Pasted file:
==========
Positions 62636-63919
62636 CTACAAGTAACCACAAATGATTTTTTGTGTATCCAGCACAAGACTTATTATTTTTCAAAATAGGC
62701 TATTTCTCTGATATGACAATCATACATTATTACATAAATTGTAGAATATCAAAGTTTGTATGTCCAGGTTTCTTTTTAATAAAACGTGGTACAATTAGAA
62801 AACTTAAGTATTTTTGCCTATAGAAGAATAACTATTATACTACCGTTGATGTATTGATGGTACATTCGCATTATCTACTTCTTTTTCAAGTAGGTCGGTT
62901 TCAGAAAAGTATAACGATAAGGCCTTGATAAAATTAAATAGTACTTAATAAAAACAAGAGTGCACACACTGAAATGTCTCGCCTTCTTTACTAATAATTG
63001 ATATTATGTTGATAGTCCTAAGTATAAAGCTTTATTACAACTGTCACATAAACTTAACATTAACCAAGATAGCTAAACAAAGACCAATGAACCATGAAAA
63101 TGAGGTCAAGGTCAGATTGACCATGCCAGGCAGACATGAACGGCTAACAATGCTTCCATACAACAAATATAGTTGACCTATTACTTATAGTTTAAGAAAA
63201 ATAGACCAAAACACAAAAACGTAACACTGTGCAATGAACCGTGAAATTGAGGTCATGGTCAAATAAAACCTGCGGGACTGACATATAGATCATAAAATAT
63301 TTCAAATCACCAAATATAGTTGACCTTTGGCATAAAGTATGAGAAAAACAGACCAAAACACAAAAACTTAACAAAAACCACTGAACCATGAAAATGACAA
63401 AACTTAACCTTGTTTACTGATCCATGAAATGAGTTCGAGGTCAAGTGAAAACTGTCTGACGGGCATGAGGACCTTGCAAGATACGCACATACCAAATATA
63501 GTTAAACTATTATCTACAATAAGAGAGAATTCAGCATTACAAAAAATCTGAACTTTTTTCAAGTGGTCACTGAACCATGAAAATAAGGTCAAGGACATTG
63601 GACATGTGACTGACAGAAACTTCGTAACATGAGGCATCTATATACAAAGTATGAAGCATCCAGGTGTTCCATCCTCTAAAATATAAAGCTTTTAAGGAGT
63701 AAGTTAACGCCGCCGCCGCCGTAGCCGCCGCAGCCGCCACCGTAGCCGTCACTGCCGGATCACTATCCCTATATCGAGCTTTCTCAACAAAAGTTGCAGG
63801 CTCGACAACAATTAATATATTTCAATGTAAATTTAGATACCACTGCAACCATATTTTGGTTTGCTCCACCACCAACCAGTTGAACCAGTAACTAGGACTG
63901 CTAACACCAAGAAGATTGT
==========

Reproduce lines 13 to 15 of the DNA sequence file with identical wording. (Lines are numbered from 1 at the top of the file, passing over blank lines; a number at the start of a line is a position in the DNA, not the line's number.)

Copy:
63701 AAGTTAACGCCGCCGCCGCCGTAGCCGCCGCAGCCGCCACCGTAGCCGTCACTGCCGGATCACTATCCCTATATCGAGCTTTCTCAACAAAAGTTGCAGG
63801 CTCGACAACAATTAATATATTTCAATGTAAATTTAGATACCACTGCAACCATATTTTGGTTTGCTCCACCACCAACCAGTTGAACCAGTAACTAGGACTG
63901 CTAACACCAAGAAGATTGT